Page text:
1. Bush Busts Base
Whatever George W. Bush thought he was doing by nominating Harriet Miers to the Supreme Court, you can bet he did not count fracturing his base among his goals. Yet that is what the Bush administration faces as it attempts to spin conservative critics of the nomination into oblivion. In fact, the sin of nominating a complete non-entity like Miers to the court might've been easier for conservatives to excuse if the White House had not immediately moved to paint anyone wondering about her credentials as Ivy League and elitist. A more foul epithet a movement conservative cannot imagine.
The best thing the White House and Miers have going for them is that the Senate Judiciary Committee will not start hearings on her nomination for several more weeks. That provides time to develop and re-enforce a storyline for those hearings, not to mention time for Miers to cram for the biggest constitutional law exam in history.
Maybe she's up to that task, maybe she can pull together an appealing story to tell. That at least is within her control. What is not under the control of either the nominee or White House, however, is the tell-tale slide of nomination to the Beltway-damned status of "in trouble." The Miers nomination is not there yet, but it remains at risk of winding up there.
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2. Police Riot in New Orelans
Putting aside the absurdity of arresting, much less pummeling, a man for being drunk on Bourbon St., the thing to watch for in the case of the three New Orleans police officers facing battery charges in the incident is whether what appear to be federal law enforcement officers are also charged in the case.
Federal officers, by virtue of not being tied directly to any local governmental unit, as well as often operating in undercover (or at least non-uniformed) roles, need to have a dependable administrative system in place for handling the odd rogue cop. In effect, the agencies are left to police themselves, and so they must do a good job of that internal police-work, or public trust will quickly erode.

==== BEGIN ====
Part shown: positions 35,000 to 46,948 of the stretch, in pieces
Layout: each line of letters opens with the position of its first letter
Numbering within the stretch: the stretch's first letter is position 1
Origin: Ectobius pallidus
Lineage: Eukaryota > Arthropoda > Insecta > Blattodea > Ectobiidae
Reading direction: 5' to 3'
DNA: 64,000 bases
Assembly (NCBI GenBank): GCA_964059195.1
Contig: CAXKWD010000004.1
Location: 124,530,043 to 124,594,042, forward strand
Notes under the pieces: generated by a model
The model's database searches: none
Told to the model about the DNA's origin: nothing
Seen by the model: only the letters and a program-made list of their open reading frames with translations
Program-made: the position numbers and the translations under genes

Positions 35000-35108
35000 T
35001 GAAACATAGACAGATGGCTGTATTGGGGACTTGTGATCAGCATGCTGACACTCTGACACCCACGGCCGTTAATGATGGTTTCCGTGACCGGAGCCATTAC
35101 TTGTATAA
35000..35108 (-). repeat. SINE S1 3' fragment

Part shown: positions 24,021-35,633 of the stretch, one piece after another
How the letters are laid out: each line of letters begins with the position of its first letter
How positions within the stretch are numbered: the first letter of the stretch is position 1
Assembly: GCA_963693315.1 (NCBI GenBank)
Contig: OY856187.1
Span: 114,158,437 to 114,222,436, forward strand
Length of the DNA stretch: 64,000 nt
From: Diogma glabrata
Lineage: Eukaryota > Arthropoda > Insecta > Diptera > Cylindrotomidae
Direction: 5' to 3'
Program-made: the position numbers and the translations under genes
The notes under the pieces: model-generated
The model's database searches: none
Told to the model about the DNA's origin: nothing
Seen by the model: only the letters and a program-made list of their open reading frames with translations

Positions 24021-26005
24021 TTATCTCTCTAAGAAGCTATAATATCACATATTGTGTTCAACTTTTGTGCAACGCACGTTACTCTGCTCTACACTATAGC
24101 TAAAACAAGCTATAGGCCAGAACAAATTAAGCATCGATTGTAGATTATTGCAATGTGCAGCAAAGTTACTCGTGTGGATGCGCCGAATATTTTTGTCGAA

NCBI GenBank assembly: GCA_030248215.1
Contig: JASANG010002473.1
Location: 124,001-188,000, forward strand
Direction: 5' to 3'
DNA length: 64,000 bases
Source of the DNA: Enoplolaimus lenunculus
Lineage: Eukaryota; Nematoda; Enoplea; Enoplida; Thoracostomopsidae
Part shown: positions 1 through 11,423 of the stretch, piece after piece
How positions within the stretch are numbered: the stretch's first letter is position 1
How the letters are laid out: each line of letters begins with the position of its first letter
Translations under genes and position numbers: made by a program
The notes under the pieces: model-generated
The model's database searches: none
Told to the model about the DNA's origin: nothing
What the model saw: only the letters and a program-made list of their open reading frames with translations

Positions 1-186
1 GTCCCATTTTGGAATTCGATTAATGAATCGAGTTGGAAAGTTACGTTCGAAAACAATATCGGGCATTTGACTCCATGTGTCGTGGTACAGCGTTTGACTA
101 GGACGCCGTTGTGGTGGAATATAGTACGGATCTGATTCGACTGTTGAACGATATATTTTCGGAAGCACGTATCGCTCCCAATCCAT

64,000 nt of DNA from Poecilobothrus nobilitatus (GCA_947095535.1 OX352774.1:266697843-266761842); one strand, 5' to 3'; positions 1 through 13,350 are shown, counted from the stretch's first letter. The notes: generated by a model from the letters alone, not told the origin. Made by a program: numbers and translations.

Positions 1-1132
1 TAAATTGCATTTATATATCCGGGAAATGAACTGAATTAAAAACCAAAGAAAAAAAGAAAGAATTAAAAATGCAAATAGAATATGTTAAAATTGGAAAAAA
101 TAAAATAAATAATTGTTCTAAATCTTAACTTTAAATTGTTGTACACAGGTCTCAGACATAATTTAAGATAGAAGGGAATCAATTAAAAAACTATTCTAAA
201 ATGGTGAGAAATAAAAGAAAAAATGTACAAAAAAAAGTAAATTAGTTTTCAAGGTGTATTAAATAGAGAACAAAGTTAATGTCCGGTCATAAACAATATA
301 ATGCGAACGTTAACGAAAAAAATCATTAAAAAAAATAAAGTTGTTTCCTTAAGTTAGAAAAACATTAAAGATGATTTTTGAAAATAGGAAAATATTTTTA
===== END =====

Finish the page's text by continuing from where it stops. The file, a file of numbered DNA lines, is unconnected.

That's why excuse making or buck-passing in this incident will not pass muster. If federal agents were involved, they need to be charged with battery as well.
3. Making History Instead of Reform
Conservative leader Angela Merkel will be Germany's first female chancellor. This concludes the news-making reform portion of the German elections. Social Democrat Gerhard Schroeder is out of office, but his party is still in control thanks to a wacky deal Merkel cut to get that coveted title.
Merkel's party not only agreed to accept just six seats in the cabinet to the Social Ds' eight, but among those eight Merkel handed over are finance, labor, and health-the trifecta needed to reform Germany's bloated social welfare state. This ensures essentially nothing will get done.
In fact, what little that might get done in the name of reform is positively mad. A plan is afoot to cut the payroll taxes that fund the country's lavish unemployment benefit system by raising the value added tax from 16 to 18 percent. This, it is said, will make German workers cheaper to hire-just as the cost of everything in the country goes up due to taxes. Besides, without cuts in benefits, it is all for nothing.
4. Quick Hits
Quote of the Week
"In this country there's too much land in the hands of too few. Giving the poor people a parcel of land shouldn't cause so much conflict, it's an act of justice." -Juan Santos, 46, one of thousands of Venezuelan farmers who marched in support of a plan to strip lands from big ranches and turn them into Cuban-style co-ops.
Federal Bureau of Inhalation
The FBI notices that other branches of the federal government employ people in top secret/sensitive positions who admit to using pot at some point in their past. And yet the republic still stands. As a result, the FBI is mulling relaxing its anti-pot hiring policies a little.
Casting for Pods in All the Wrong Places
Yahoo steps into the podcasting world with a plan to help make it easier to find and manage podcasts, which sounds like another step towards putting end-users in complete control of content.
The Defense Advanced Research Projects Agency gets a ton of ideas about next-generation, unmanned military vehicle from the $2 million robot car race it sponsors. The winner's average speed was 19 mph.
5. New at Reason Online
Fur Flies in PETA Paroxysm
Animal rights hysteria vs. the hysteria of animals. Brendan O'Neill
The Hague on Trial
The other "trial of the century" and international justice. Kerry Howley
Remains of the DNA
How clones, like the rest of us, justify their own misery. Mike Godwin
And much more!
6. News and Events
Reason in Vegas!
Come to Las Vegas November 4-6
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For more information and registration details, please visit here.
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